We have also worked closely with our Mexican counterparts to study the cross-border movement of funds following Mexico’s implementation of restrictions on USD cash transactions at Mexican financial institutions in 2010. Given the recently announced change in these rules and our new MOU with CNBV, FinCEN will be able to better collaborate with the UIF and Mexican supervisory authorities as we assess the impact of the new currency rules on Mexican and U.S. financial institutions. It will also enable us to consider improvements to Mexican and U.S. compliance and enforcement efforts, and identify how this may impact money laundering trends, particularly those on the border where we have observed some changes over the past few years.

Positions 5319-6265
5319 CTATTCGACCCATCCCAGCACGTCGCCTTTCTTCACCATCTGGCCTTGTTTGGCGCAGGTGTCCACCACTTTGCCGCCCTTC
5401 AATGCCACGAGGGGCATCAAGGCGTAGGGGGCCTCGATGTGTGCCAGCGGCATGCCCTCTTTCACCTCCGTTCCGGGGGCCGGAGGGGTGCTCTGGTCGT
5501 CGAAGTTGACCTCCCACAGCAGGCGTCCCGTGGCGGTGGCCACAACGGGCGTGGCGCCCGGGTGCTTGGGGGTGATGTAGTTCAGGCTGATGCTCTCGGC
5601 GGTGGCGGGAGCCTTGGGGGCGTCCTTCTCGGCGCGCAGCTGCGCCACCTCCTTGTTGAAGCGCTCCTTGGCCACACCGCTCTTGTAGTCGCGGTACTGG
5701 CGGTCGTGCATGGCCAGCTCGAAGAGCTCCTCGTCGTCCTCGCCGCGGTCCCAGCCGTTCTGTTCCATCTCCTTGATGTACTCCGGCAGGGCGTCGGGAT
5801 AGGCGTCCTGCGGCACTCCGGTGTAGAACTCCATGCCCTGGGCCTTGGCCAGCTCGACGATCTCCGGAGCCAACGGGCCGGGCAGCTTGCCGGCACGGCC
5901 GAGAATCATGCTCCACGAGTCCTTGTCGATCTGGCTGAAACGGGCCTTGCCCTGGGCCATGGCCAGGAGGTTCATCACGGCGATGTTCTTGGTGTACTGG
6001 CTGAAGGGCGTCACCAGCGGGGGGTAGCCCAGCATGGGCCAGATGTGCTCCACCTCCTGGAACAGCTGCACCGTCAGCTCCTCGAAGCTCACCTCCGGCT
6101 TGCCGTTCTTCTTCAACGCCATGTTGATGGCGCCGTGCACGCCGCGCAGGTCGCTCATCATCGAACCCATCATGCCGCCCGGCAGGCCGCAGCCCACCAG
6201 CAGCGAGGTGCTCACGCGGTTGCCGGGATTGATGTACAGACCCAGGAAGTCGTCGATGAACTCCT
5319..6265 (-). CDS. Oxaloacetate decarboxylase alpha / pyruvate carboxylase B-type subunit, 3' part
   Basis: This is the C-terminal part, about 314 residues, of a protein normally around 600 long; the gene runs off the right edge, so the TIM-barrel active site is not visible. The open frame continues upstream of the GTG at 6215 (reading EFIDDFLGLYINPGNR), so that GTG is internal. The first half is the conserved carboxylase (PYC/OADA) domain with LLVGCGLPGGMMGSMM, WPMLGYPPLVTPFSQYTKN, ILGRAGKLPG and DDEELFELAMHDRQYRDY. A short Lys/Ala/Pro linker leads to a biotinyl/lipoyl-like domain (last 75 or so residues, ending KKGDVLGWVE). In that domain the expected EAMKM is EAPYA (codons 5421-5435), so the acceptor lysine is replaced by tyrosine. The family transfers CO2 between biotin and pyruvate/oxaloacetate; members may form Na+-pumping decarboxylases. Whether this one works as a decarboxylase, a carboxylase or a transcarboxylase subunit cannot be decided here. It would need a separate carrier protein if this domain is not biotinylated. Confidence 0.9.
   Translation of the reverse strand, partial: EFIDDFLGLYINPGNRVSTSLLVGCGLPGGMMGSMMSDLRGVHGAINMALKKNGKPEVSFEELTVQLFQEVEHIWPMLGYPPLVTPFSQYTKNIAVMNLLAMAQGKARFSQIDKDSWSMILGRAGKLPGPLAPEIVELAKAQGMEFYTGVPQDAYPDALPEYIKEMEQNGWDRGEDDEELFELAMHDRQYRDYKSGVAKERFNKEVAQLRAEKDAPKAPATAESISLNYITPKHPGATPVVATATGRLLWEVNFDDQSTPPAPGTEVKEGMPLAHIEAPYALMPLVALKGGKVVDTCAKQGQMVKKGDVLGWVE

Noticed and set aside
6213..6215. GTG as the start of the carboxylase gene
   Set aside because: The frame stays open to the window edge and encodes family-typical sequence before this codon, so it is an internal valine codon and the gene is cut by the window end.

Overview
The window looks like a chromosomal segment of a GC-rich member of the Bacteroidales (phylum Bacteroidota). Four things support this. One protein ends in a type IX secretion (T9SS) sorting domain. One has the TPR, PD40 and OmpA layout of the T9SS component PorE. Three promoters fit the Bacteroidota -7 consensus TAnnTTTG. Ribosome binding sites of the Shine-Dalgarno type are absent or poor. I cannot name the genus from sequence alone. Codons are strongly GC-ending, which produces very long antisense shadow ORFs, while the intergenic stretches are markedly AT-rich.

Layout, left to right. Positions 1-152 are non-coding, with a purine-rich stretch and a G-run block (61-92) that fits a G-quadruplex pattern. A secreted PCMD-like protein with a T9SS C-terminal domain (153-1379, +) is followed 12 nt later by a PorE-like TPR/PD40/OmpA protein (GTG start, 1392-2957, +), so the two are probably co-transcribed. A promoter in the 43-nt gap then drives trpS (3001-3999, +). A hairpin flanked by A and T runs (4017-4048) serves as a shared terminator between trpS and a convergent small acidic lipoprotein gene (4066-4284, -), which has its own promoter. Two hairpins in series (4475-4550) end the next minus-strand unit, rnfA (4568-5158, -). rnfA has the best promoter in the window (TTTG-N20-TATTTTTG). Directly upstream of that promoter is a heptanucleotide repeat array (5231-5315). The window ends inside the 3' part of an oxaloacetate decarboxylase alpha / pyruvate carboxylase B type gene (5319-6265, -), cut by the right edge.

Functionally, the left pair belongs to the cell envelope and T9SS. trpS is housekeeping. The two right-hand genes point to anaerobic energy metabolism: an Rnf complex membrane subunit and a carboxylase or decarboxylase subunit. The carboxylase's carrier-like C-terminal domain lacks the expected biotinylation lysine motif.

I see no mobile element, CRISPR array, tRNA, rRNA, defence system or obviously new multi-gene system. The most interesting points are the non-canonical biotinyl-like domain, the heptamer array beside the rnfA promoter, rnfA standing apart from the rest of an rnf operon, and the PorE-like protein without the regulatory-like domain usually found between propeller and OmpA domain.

We are using advanced analytical tools to more quickly identify new filings related to targets of interest to both law enforcement in the United States and our Mexican colleagues and share that information on a proactive basis. We collaborate closely with our Mexican colleagues to tackle complex cases of money laundering where criminal organizations are moving funds on both sides of the border. Through the Egmont information exchange process, FinCEN and the UIF have been able to provide each other (and our respective investigative partners) with previously unknown links in criminal networks.

Transparency: Striking the right balance